Monday, December 27, 2010
Grimmer Fairy Tales-- Part the Seventh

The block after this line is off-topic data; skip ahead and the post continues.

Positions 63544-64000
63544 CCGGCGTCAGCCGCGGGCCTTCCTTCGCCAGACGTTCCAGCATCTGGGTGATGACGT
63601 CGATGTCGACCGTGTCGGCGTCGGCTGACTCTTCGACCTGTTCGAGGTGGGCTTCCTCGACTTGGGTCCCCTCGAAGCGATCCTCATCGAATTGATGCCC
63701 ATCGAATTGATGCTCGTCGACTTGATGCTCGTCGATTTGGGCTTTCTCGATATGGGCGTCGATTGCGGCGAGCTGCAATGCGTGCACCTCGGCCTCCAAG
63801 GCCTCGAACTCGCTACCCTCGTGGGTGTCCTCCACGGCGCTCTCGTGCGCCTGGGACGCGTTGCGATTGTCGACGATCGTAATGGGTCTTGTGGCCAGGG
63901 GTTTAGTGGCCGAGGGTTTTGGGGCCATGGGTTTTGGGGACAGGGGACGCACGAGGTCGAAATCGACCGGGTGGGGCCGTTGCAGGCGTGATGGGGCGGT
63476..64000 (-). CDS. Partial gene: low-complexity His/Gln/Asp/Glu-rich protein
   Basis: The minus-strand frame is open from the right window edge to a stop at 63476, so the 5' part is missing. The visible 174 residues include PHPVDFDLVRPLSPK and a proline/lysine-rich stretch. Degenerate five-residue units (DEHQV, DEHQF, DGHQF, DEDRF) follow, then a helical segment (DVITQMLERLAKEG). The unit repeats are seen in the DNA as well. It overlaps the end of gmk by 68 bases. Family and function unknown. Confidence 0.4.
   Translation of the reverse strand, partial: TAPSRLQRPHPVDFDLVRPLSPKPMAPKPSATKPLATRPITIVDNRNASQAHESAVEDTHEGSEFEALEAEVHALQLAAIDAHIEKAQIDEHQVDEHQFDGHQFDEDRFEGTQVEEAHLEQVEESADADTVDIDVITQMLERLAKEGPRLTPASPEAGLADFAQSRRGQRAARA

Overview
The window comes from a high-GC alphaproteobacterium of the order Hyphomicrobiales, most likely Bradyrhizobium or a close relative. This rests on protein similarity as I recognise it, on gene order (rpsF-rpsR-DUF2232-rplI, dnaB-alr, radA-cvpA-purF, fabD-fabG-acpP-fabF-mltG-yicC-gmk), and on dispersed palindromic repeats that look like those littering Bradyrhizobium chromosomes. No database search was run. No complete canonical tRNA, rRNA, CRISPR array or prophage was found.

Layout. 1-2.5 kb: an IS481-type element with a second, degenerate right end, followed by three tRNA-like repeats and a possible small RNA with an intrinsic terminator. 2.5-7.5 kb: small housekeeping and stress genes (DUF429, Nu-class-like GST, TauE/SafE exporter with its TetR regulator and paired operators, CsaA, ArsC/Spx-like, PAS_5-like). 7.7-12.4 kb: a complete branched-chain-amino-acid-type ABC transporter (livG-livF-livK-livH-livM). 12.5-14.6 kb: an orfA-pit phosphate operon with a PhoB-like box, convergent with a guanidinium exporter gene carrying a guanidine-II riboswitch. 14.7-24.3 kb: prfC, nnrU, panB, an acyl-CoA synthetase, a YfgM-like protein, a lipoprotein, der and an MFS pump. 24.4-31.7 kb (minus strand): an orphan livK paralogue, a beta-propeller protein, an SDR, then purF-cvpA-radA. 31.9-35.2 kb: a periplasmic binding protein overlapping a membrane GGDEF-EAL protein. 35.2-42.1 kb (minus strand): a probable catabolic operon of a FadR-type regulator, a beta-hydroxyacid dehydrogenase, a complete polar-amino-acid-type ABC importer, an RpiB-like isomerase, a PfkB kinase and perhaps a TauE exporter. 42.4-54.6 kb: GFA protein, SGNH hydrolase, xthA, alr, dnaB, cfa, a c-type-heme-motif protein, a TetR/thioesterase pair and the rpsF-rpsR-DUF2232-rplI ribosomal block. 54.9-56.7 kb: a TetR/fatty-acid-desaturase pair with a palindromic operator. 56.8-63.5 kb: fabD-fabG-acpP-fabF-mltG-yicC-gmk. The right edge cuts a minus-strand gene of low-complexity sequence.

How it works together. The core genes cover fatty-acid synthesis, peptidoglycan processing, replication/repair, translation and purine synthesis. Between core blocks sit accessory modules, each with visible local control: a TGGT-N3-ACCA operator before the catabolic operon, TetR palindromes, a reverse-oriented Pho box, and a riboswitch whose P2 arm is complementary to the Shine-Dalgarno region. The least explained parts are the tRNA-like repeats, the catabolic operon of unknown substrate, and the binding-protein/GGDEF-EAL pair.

The soft leather spines of the innumerable books in the library gleamed in the candlelight. Catalena's guilty conscience plagued her since Lady Heleni's parents collected their daughter, her mangled foot beyond repair. Lady Vivian remained in seclusion in her bedroom, leaving Catalena to wander silent corridors alone. She barely settled into the massive wing chair with a familiar tome when a rustling behind her disturbed her flight into the safer realm of the literature on her lap. A stooped woman emerged from the gloom, rag in hand as she lovingly cared for one of the few rooms in the castle she was allowed to maintain. Catalena couldn't help but notice while the wrinkles in the old woman's face indicated a lifetime's worth of happiness and troubles, there remained an irrepressible twinkle in her hazel eyes. "My apologies. I had no desire to disturb you," Catalena spoke, sitting up straighter in her chair. "It is I who should be apologizing, my dear. It has been so long since we had guests. I go about my routine as if there is no one here but the ghosts. What troubles you so, my child?" "Why do you assume I am troubled?" Catalena responded. "I am getting on in years, and my eyes are not as sharp as they once were, but I know a sad spirit when I encounter it." Catalena did not answer, not knowing what to say. "You are mourning the lady's accident, are you not?" "It was my fault. My curiosity placed us all in danger." The old woman tucked the polishing cloth into her belt for safe keeping as she approached with a comforting click of her tongue. "Nonsense. He loosed the wolf in the dungeon on purpose. You are merely a pawn in an elaborate game the prince is playing. Do you see that chess board there?" the old woman asked, directing Catalena's attention to the well loved ivory and ebony standing at attention on a small round table. "I remember when the young prince would sit on his mother's lap as she and his father taught him to play. I remember his tiny fingers barely dexterous enough to move the pieces across the board. The set has not been touched since the king and queen died. Instead, his heart has grown cold, his spirit callous, and the games more dangerous." "Why would he do this? We have done nothing to him," Catalena responded, grasping for understanding. "By royal decree, each prince must attempt to find a suitable princess by their twenty-fifth birthday. He has a month to do that which he does not want to do. These games are to prove you all unsuitable so the law will be fulfilled and he will be left alone." Catalena crossed her arms over her chest in stoic irritation. She knew quite a bit about the games of boys. "It is not right. The game is only fair if the opponents are allowed to face each other." The old woman smiled, pointing a gnarled finger behind her towards the tapestry depicting a knight slaying a dragon. "It has been some time since our prince had a worthy opponent, my dear. Perhaps he has forgotten how to play." The old woman exited while Catalena immediately investigated the tapestry. She silently opened the door hidden behind, stone steps spiraling upwards towards the tower room where a shaft of golden light snuck under the door at the top, alerting her she indeed found the prince's secret retreat. She scribbled a note on a spare scrap of parchment and carefully gathered the chess set before mounting the stairs. Catalena ensured every last rook and knight was in its proper place before leaving her note and the game. Prince Dragos heard the scuffling and waited for the door at the bottom of the stairs to close before he disturbed his melancholic refuge. The candles illuminated the landing where the chess board sat, one piece out of place as Catalena moved an ivory pawn two spaces forward towards his ebony line. For the first time in longer than he could remember, he grinned as he caught sight of her feminine scrawl on the paper lying in the middle of the board. Your move. -Catalena.